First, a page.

1997 November 29/30, Sat/Sun: Jonkershoek, seeing 3, transparency 3, sky darkness 4, lim.mag. at south pole 6.0 (naked eye), 10.7 (binoculars at pole) Strong SE wind. "Like a small cloud. Very large 19' x 13' oval smudge, elongated roughly east-west, with a 9.5m star immersed in the south-west border. Elongation ratio 10:7. "
12-inch f/10 SCT (76x, 95x)
What a nice round glow, such a lot to offer. Very intense to the middle area bath in a soft hazy light.
Location: Pietersburg. ( South 23 53. East 29 28).
Sky conditions: Very good 7 magnitude.
Instrument: Meade 12 inch (Eyepiece super 40mm).
Date: 20 November 1997.
Field of view: 52.7 arc minutes.
Very very faint haze of light surrounded in a scattered starfield. Maybe irregular and extended in places. Hazy towards the middle.
12-inch f/10 SCT (EP: 2-inch 40mm SW 76x 53' fov; 2-inch 14mm UW 218x 23' fov)
Very faint, round smudge of light, relatively large and slightly elongated in a northwest to southeast direction. It gets very slowly and gradually brighter to the nucleus with a soft hazy outer edge. Two stars embedded towards the south east part of the galaxy (218x). Relatively scattered field of view. Towards the southwest Lambda 1 and 2 can be seen which display in own right a white and yellow colour.
Observing site: Little Tycho Observatory
[0h 54m 54s, -37° 41' 0"] A faint, large, mottled, smudge, emeshed in a parallogram of foreground stars.
Telescope: 12” Dobsonian – f4,9. Eyepiece 15mm. FOV- 36’
Sky conditions: Seeing 4/5
Spiral Galaxy in Sculptor
Very faint fuzzy in the finderscope – looks like the SMC
I cannot see any spiral structure through the telescope with 15mm eyepiece
E – two bright stars like "pointers"
Three bright stars across the brightest portion of the "cloud"
S – my initial C! – a pretty grouping of stars
Sky Conditions:The fainter parts of the Milky Way are barely visible.Haziness only visible on the horizon.Atmosphere stable with little interference.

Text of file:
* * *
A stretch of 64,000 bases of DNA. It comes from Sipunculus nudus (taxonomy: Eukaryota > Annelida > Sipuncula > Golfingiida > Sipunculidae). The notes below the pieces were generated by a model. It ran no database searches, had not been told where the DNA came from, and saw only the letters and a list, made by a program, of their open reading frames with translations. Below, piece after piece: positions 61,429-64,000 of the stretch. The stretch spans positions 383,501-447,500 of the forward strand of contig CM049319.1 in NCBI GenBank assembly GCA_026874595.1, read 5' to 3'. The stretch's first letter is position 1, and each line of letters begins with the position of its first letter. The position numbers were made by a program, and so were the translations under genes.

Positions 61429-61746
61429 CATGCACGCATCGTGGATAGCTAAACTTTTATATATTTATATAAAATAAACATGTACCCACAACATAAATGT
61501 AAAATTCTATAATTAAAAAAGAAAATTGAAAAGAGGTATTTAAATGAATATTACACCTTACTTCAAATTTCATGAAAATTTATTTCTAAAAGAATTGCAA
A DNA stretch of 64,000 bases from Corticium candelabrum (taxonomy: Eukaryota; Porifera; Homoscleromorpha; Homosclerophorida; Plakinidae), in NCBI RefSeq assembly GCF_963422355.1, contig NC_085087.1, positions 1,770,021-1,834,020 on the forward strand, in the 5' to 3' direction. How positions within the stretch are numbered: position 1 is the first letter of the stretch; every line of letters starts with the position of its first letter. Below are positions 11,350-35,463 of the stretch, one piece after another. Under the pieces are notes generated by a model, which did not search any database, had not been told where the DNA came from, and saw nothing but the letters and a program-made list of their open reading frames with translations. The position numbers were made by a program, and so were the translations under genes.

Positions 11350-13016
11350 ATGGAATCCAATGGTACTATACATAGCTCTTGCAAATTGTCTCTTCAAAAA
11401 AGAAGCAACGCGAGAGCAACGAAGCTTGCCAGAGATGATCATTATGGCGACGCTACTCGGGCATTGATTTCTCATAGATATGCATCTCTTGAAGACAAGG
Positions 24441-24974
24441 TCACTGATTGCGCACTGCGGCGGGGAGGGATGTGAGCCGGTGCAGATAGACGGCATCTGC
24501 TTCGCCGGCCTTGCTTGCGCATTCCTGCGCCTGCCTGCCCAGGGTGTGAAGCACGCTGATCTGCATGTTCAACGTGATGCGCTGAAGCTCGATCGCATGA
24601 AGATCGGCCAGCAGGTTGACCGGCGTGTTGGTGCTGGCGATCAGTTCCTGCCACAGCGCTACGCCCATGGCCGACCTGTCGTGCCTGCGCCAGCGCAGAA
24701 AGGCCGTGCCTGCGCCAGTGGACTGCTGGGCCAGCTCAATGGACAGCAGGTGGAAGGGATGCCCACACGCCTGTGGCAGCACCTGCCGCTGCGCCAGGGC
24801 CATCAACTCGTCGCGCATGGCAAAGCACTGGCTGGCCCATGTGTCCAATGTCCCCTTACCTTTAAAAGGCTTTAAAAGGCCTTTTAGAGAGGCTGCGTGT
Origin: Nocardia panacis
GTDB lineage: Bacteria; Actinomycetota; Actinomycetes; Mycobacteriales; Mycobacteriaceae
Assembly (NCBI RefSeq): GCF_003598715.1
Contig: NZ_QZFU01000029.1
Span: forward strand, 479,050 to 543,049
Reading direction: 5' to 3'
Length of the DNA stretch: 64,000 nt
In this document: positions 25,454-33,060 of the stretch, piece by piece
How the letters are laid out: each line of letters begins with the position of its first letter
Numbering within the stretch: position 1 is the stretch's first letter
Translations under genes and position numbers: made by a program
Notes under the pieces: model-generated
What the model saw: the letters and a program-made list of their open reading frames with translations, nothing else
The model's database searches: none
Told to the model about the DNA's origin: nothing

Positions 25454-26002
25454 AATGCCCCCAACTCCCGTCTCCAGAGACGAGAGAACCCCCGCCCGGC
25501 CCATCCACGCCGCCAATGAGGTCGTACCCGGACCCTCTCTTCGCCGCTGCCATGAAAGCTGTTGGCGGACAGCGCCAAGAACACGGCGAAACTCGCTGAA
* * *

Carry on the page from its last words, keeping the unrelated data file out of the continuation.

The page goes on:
This galaxy has an almost oval-like shape that looks like an out of focus spiral galaxy.The galactic nucleus of this galaxy is very condensed and that this galaxy has a poorly concentrated core.At 75x this galaxy looks like a uniform smudge of faint light on account that the light of this galaxy is spread over a relatively large area.This galaxy measures 4.3'x 3.0'.Chart No:371,NSOG,Vol.1.
The Messier objects
The Bennett objects
The Caldwell list
DOCdb is still in beta-release.
Known issues, feature requests, and updates on bug fixes, are here:
Found a bug? Have a comment or suggestion to improve DOCdb? Please let us know!
DOCdb is a free online resource that exists to promote deep sky observing.
You could help by sharing your observations, writing an article, digitizing and proof-reading historical material, and more.
Everything on DOCdb.net is © 2004-2010 by Auke Slotegraaf, unless stated otherwise or if you can prove you have divine permission to use it. Before using material published here, please consult the Creative Commons Attribution-Non-Commercial-Share Alike 2.5 License. Some material on DOCdb is copyright the individual authors. If in doubt, don't reproduce. And that goes for having children, too. Please note that the recommended browser for DOCdb is Firefox 3.x. You may also get good results with K-Meleon. Good luck if you're using IE. A successful experience with other browsers, including Opera and Safari, may vary.